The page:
* See the 2014 F-150 and Super Duty monthly production figures by clicking on the title *
Exclusive data communicated by Ford Motor Corporation USA shows for the first time the production mix for the F-Series nameplate, namely separating the F-150 full-size pickup from the Super Duty variants (F-250 and up). During my ongoing USA Coast to Coast 2014 series, I have repeatedly pointed out the surprising strength of the F-250 and F-350 in some towns like Savannah for example. JATO Dynamics state by state data has confirmed these observations, with the Ford F-250 Super Duty even finding its way among the 5 best-selling nameplates in Texas (#5), Oklahoma (#4) and New Mexico (#5).
Ford does not communicate the F-Series sales mix. Why? Because doing so could cost the nameplate the overall U.S. sales crown it has held for the past 32 consecutive years. So far this year at end October, a total of 783.583 F-Series pickup trucks have been spit out of Ford factories. 67.5% of them (528.958) were F-150, the rest or 32.5% (254.626) were Super Duty pickups: the F-250 and up. This production mix is higher for the Super Duty variants than I had expected and confirms the exceptional strength of higher variants at the moment, a trend that should continue on the way up partly because of a once-in-a-lifetime surge in heavy duty pickup sales triggered by the fracking boom the country is experiencing at the moment. (see STRATEGY How US fracking is boosting heavy duty pickup sales)
Production data is always a good indication of sales for US pickup trucks as these are sold almost exclusively in North America. Indeed YTD F-Series sales across USA+Canada come to 727,059 units, logically under the production figure as most of 2014 was spent in over capacity for the outgoing F-150 to prepare for the successive idling of both F-150 factories to upgrade tooling for the aluminium 2015 model. Things start to get interesting if we zoom in on U.S. sales figures where the F-Series totals 620,447 units vs. 429,119 for the Silverado. Applying the 67.5% production ratio to estimate F-150 U.S. sales gives us a total of 418,802 units, actually below the Silverado.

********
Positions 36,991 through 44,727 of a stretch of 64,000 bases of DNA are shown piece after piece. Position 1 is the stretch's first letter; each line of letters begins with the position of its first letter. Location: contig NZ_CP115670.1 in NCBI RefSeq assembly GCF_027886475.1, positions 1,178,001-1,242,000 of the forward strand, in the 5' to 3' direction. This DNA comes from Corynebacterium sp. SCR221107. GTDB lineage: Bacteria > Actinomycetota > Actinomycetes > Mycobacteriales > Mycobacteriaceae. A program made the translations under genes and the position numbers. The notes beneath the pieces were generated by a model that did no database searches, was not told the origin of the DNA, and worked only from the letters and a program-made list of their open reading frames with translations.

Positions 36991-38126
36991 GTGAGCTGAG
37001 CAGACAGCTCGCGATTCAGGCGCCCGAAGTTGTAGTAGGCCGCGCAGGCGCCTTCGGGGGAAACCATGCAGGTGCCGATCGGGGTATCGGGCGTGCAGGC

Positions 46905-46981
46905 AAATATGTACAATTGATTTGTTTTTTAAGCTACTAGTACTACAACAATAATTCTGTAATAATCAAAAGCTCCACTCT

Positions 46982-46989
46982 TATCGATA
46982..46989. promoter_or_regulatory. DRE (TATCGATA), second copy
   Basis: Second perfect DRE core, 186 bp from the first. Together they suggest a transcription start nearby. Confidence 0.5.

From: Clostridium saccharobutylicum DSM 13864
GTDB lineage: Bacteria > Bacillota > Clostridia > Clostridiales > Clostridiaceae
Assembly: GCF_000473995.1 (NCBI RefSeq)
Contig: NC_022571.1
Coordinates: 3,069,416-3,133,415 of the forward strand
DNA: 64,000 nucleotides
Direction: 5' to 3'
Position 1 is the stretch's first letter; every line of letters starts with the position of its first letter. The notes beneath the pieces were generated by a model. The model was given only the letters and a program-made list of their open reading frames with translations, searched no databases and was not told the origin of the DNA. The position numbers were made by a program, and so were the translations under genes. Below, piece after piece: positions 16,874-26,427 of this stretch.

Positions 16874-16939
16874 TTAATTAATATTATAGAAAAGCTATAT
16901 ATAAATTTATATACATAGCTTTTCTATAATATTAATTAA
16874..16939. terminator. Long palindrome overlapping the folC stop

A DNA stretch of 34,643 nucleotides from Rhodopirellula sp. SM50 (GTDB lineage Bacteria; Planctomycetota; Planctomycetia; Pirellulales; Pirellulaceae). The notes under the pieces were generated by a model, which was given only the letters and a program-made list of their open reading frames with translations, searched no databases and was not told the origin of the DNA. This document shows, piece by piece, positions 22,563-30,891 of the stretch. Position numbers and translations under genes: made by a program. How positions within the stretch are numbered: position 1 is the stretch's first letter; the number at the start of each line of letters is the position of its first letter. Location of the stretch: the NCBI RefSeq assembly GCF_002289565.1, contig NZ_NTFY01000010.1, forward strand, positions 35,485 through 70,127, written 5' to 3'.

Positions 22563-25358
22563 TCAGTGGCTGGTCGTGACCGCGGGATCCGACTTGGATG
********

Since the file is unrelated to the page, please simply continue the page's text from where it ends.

There are a few asterisks to this though. Firstly, the F-Series overall production mix may not be applicable exactly as is to U.S. sales. Secondly, you can argue the Silverado is also divided into full-size (1500) and super duty (2500 and above) pickups and would therefore need to split their sales as well to be ‘fair’. I say the F-150 may in fact not be the best-selling nameplate in the country, especially given that with the 2015 model now in dealerships, differences with the Super Duty F-250 variants and above are much more significant than between Silverado 1500 and Super Duty 2500 and above. It’s actually not the same vehicle at all anymore.
Another element brought to light by Ford’s production figures is the idling of the Dearborn Truck Plant for almost two months. This was no joke: production stopped (zero units produced) in September and only ramped up to 2,688 in October. Meanwhile the Kansas City plant continued to spit out F-150 unhinged but will now be idled to allow conversion for the 2015 model. The first ‘consumer’ version of the 2015 F-150 pickup came out of the Dearborn production line on November 11. (see USA November 2014: 2015 F-150 production debuts) As a result, and this is of course a one-off event due to the transition between the 2014 and 2015 F-150, production of Super Duty variants came dangerously close to the F-150 both in September (28,587 vs. 29,685) and October (29,783 vs. 33,219). Note the Super Duty hit its strongest two production months of the year then.
Ford making more Super Duty F-Series to smooth out the transition to the new F-150? Makes sense.
2014 Monthly production data for F-150 and Super Duty by plant below.